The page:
Cree Elder recalls stories of building canoes with his father

Canoe commissioned by Cree Elder in Alberta sits in storage.


Cree Elder Elzear Orr says he was in his twenties when he helped his father make birch bark canoes at Chipewyan Lake.

“My father was a man that wants to do things he completed,” Orr tells APTN News. “You have to complete the things you work on no matter how hard it is. That’s what I did myself, he said.”

His father, Arnold Orr and Elzear were commissioned by the Royal Alberta Museum in Edmonton to build one in the early 1970s.

The canoe is in storage and isn’t accessible to the public; but a film of the canoe-making, by Gene Gregoret remains in the Alberta archives.

Elzear recently re-discovered it on YouTube.

“At that time when we started the canoe, a lot of young people came,” says Orr in Cree. “They came to watch and help. They had questions.”

Every aspect of the canoe was built with materials from the land.

“Many things my dad had learned, his dad had taught him. My grandpa had made birch bark canoes and toboggans and snowshoes, drums,” Orr says.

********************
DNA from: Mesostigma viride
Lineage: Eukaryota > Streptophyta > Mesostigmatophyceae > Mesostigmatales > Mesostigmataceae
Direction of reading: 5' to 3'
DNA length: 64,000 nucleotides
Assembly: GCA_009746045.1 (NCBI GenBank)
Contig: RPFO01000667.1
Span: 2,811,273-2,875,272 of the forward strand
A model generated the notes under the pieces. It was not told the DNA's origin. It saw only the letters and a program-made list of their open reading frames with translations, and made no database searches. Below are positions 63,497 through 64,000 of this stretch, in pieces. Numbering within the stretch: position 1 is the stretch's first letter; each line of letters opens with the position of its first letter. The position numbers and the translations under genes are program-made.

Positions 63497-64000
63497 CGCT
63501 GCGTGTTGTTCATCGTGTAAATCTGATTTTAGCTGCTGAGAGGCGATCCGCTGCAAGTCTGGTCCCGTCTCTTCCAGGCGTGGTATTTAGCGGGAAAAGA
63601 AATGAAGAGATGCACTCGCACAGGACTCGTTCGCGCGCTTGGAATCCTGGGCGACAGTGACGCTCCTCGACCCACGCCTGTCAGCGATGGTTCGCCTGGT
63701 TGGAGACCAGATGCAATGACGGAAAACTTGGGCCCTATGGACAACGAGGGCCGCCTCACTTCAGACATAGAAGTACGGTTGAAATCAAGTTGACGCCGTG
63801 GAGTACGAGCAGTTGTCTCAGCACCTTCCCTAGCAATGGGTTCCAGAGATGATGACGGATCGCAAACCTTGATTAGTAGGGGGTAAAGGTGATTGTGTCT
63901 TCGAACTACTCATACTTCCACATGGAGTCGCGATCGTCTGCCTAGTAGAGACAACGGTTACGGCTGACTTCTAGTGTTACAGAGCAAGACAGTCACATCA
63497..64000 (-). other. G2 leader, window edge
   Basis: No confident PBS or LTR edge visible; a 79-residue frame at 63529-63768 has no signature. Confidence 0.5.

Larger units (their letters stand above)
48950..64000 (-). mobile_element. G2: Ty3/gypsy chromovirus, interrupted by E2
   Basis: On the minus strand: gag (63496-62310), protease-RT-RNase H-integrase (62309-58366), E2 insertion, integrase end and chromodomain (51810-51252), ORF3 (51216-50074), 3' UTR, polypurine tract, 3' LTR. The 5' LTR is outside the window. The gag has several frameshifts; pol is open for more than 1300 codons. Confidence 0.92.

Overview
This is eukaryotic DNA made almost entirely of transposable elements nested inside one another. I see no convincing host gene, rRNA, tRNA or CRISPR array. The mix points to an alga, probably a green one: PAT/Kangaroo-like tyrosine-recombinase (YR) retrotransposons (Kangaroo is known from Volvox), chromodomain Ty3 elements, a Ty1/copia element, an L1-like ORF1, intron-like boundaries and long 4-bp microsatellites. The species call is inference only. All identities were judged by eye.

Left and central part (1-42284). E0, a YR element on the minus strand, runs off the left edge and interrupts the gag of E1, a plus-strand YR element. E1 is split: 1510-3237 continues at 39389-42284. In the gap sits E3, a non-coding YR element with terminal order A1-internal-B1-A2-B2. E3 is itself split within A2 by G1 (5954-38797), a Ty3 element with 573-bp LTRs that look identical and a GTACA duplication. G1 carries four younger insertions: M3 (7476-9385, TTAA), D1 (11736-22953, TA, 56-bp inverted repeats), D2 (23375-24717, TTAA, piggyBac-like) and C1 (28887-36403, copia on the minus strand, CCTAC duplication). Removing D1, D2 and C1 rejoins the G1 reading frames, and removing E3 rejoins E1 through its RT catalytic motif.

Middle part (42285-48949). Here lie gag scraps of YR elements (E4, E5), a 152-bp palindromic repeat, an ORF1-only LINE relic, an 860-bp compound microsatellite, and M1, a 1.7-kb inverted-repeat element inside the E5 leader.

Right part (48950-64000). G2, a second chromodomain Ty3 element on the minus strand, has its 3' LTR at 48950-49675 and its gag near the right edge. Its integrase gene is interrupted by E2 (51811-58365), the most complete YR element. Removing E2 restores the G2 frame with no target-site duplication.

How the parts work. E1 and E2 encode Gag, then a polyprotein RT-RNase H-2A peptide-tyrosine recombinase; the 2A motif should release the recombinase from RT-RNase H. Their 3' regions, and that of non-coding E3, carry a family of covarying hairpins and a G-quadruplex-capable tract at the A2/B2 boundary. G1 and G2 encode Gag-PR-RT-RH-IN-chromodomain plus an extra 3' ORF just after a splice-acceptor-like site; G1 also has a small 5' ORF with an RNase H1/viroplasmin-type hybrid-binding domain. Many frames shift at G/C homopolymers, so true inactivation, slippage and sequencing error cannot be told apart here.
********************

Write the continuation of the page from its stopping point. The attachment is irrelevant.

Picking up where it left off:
Orr says it takes more than a month to finish a project like this – weather permitting.

He says since being commissioned, he and his father have made six more canoes.

“Today it would be nice for the youth to be taught,” he says. “It would be nice to have it because I don’t know how long I’m going to live for.”

Orr and his father were the subject of a documentary by Gene Gregoret called Craftsman which documented Orr and his father making the canoe.

Video Journalist / Calgary

Tamara is Métis from Winnipeg, Manitoba. She received a diploma in interactive media arts at Assiniboine Community College in Brandon and has worked as a videographer for CBC in Winnipeg and Iqaluit. Tamara was hired by APTN in 2016 as a camera/editor and is now a video journalist in our Calgary bureau.